Football: Bergkamp fuels conspiracy theory

The striker's claim that Arsenal are being persecuted has provoked an instant response. By Nick Harris
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DENNIS BERGKAMP'S claim yesterday that Arsenal were being victimised by referees was met by a fervent rebuttal from a leading official, who found an unlikely ally in a former Gunners manager.

Bergkamp was speaking in the wake of Arsenal's 2-1 FA Cup win against Wolves on Sunday, during which Emmanuel Petit became the club's seventh player to be sent off this season and the 19th since Arsene Wenger became manager in September 1996.

Bergkamp said that players were being unfairly dealt with because of the club's reputation for indiscipline. "I know that for sure," the Dutch striker said.

"Decisions are going against us because of it. If the men who make those decisions know about the reputation before the game then it can count against us. We have players booked, and sometimes it's hard to understand why."

Philip Don, the Premier League referees' officer, said he was sure that there was no anti-Highbury conspiracy. "Referees go out to do a job and call it as they see it," he said, and added it was not in his officials' interests to make victims of anyone. "Referees cannot afford to go and victimise teams.

"There are independent observers at every game and referees get marked down [for making errors]. At least 90 per cent of Premier League referees get marks of seven [out of 10] or above. And this season I think it's around 95 per cent."

Although he was unwilling to comment on specific cases, Don said that if a referee believed a player had used abusive language to any official, then the rules had be enforced. Steve Dunn, officiating at the Wolves game, said Petit was sent off for abusing a linesman.

"Strong language to an assistant is the same as to a referee," Don said. "It's a sending-off offence without a shadow of a doubt."

Petit's dismissal on Sunday was the second time he has seen red this season, the first occasion being against Charlton in August. His red card at Wolves was due to bad language and he incurred one of his two yellow cards at Charlton for dissent.

Although Lee Dixon, Martin Keown, Ray Parlour, Gilles Grimandi and Patrick Vieira have all also been sent off since last August, only Dixon has been dismissed for mistimed fouls alone committed during the course of a match.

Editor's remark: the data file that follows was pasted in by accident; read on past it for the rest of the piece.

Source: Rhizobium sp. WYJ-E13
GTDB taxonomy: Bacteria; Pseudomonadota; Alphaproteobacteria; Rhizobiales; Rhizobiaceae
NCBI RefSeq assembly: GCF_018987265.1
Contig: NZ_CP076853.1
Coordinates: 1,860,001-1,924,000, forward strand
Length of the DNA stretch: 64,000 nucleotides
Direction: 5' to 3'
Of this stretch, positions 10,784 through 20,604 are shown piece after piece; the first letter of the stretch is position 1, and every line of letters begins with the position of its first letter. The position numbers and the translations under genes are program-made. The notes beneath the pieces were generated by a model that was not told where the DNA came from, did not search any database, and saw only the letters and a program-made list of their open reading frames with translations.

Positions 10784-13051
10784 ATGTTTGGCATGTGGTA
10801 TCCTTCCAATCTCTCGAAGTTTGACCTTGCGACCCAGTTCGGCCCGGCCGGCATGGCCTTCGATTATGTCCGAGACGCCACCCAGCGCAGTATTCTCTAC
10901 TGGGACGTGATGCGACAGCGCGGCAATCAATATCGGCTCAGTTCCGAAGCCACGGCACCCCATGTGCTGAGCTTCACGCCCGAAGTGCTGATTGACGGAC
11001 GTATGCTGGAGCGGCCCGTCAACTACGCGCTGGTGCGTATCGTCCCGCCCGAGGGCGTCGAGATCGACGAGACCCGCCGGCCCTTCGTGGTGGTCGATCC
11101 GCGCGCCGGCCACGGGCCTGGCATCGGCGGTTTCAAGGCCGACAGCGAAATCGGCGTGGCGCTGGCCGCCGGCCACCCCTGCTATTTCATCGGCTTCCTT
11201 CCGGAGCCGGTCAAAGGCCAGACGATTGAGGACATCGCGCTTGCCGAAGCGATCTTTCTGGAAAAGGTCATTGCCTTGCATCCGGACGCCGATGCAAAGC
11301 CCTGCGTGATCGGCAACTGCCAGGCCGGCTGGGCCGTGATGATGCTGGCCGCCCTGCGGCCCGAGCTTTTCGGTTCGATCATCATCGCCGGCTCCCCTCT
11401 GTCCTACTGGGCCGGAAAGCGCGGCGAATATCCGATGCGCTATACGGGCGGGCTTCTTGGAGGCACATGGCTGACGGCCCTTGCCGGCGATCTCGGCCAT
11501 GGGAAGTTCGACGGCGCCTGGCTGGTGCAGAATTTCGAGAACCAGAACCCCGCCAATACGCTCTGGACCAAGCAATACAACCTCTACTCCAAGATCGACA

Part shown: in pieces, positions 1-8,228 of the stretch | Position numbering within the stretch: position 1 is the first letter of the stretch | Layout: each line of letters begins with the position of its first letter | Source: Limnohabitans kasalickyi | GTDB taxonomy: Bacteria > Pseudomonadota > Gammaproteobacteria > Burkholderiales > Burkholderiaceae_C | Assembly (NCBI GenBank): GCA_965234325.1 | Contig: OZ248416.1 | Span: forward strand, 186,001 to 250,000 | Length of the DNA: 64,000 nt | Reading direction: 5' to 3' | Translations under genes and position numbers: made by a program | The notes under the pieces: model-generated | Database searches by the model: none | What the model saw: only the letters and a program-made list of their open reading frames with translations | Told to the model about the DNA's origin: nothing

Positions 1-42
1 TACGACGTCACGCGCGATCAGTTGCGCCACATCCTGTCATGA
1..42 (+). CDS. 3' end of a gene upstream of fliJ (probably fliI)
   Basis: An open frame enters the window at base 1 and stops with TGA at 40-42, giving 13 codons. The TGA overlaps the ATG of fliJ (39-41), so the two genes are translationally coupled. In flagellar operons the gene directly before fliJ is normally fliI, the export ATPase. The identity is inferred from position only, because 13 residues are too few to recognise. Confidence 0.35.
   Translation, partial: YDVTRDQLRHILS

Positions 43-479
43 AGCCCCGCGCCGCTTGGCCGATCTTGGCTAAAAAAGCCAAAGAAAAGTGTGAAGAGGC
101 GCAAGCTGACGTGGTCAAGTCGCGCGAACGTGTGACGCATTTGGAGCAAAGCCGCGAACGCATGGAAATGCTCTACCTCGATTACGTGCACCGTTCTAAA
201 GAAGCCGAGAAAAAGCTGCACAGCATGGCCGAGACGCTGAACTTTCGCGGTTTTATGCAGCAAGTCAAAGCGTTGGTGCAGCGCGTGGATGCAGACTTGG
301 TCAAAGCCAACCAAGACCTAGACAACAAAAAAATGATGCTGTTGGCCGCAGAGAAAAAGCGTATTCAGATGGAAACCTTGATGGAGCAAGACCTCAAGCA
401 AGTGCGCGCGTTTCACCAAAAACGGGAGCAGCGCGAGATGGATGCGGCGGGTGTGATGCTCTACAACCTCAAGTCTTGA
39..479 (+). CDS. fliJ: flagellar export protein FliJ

Ray Parlour was dismissed against Lens for kicking Cyril Rool's head; Grimandi was sent off for butting Leeds' Alan Smith, and Vieira was shown a red card for elbowing Charlton's Neil Redfearn.

Keown may have had his ban rescinded on appeal following his involvement as a peacemaker in the Paolo Di Canio incident at Hillsborough, but Arsenal would still seem to be the victims of their own inability to control tempers, whatever provocation they are at times subjected to and whatever they believe the pre-conceived attitudes of the match officials to be.

For all their manager's protestations of victimisation - "I am very upset by what has happened and I just ask for an honest referee, that's all," Wenger said on Sunday - there is a feeling, even among Arsenal stalwarts, that referees are not entirely to blame for the north Londoners' problems.

The Gunners' former manager, Terry Neil, conceded: "One thing is sure and that's it's not a healthy situation. I'm sure words have been spoken in private [about behaviour at the club]." He added: "You don't win what Arsenal football club have over the years without being competitive.

"The people I've got most sympathy for in football are referees."

Part of Arsenal's problem, Neil added, is that officials have to act on strict mandates from Fifa. "People don't get sent off these days for sticking one on someone," he said. "It only takes a word, a gesture."

Both of which, Arsenal players seem to have a fondness for.